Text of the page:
There are not any known or potential risk to this test as long as it is carried out in the normal hospital setting.
4 Preparing for your Procedure
Bilirubin test, are blood tests. They do not require any special preparation before the procedure. They can easily be scheduled and performed.
However, it is very important to tell your doctor about any foods or medications you have taken and your activity levels so that your results can be interpreted correctly.
5 What to Expect
Read on to learn more about what to expect during and after your bilirubin test.
During a bilirubin test. Bilirubin testing is a process done using a blood sample. Usually, the blood is drawn through a small needle and is inserted into a vein in the bend of your arm.
The needle is attached to a small tube, in which your blood is collected. You may feel a rapid sensation of pain as the needle is inserted in your arm and experience some short-term discomfort at the site after the needle is removed.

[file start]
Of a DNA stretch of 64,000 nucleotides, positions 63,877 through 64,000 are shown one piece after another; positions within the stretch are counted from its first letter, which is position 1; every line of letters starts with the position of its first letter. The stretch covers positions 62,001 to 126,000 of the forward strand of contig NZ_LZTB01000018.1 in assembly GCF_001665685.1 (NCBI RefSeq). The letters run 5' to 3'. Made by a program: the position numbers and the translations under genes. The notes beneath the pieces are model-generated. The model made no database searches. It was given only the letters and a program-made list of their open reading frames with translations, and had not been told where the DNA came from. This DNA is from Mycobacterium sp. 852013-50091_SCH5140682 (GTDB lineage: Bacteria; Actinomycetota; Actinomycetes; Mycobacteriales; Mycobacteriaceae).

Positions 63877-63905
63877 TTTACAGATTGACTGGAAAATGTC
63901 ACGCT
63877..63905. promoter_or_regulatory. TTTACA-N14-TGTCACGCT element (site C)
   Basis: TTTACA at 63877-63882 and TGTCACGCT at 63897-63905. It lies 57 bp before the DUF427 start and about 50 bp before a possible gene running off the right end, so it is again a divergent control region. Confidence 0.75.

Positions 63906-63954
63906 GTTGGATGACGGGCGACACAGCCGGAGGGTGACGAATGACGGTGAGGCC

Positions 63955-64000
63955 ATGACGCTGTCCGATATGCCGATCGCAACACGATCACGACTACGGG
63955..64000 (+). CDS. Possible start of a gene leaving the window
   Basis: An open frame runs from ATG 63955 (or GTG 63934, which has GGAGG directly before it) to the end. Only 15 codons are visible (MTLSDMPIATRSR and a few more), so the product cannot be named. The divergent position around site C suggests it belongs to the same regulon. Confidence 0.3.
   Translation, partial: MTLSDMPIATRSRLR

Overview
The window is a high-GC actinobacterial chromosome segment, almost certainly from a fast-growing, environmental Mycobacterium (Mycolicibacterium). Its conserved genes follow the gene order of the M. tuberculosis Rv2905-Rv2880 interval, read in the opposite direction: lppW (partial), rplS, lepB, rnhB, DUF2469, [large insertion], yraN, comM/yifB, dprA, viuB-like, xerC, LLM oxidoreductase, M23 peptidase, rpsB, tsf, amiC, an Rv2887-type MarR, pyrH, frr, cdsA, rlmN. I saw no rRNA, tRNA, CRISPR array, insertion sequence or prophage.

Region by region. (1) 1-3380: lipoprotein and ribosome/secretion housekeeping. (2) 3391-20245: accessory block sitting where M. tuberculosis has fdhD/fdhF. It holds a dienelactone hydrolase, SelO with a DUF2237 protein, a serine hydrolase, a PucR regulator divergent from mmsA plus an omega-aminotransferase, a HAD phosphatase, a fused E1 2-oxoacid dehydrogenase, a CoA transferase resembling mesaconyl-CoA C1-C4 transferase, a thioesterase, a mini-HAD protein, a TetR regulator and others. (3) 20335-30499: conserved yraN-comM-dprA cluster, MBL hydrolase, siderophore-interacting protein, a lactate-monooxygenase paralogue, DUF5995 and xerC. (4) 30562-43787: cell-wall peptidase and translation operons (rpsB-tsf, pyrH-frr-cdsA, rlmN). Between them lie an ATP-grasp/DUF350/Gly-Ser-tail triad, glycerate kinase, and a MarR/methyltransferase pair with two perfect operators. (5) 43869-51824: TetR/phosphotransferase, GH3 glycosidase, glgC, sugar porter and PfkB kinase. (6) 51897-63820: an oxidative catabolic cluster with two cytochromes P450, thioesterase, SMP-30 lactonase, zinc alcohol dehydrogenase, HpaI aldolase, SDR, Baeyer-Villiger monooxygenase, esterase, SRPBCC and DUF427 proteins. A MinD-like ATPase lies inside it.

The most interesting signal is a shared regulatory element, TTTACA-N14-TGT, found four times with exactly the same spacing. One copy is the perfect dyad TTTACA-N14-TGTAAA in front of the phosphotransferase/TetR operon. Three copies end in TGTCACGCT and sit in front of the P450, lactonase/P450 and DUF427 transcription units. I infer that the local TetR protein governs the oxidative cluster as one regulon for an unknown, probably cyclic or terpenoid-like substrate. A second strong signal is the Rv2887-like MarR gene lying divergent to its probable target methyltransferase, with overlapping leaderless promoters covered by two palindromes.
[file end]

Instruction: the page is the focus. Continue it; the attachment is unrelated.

Blood for bilirubin testing in neonates is usually obtained using a sharp lance to break the skin of the heel (heel stick). Your blood will be further sent to a laboratory for analysis. You can usually return to your normal activities immediately.
6 Procedure Results
Bilirubin tests are always expressed as direct, indirect or total bilirubin. The total is a combination of both direct and indirect bilirubin. You usually get the results for direct and indirect bilirubin.
Normal results for a bilirubin test are 1.2 milligrams per decilitre (mg/dL) of total bilirubin for adults, and usually 1mg/dL for those under 18. Normal results for direct bilirubin are generally 0.3 mg/dL.
These results may differ slightly depending on the laboratory in which the testing was conducted. Normal results may be slightly different for women and children and results may be affected by certain foods, medications or strenuous exercise.
Lower than normal bilirubin levels are actually not a concern. Elevated levels may be signs of liver damage or disease. Higher than normal levels of direct bilirubin in your blood may indicate your liver is not effectively clearing bilirubin.
Elevated levels of indirect bilirubin may indicate other problems. One common, and harmless, cause of elevated bilirubin is Gilbert's syndrome, a deficiency in an enzyme that helps break down bilirubin.
Your doctor may order further tests to investigate your condition. Bilirubin test results also may be used for the monitoring of the progression of certain conditions such as jaundice.
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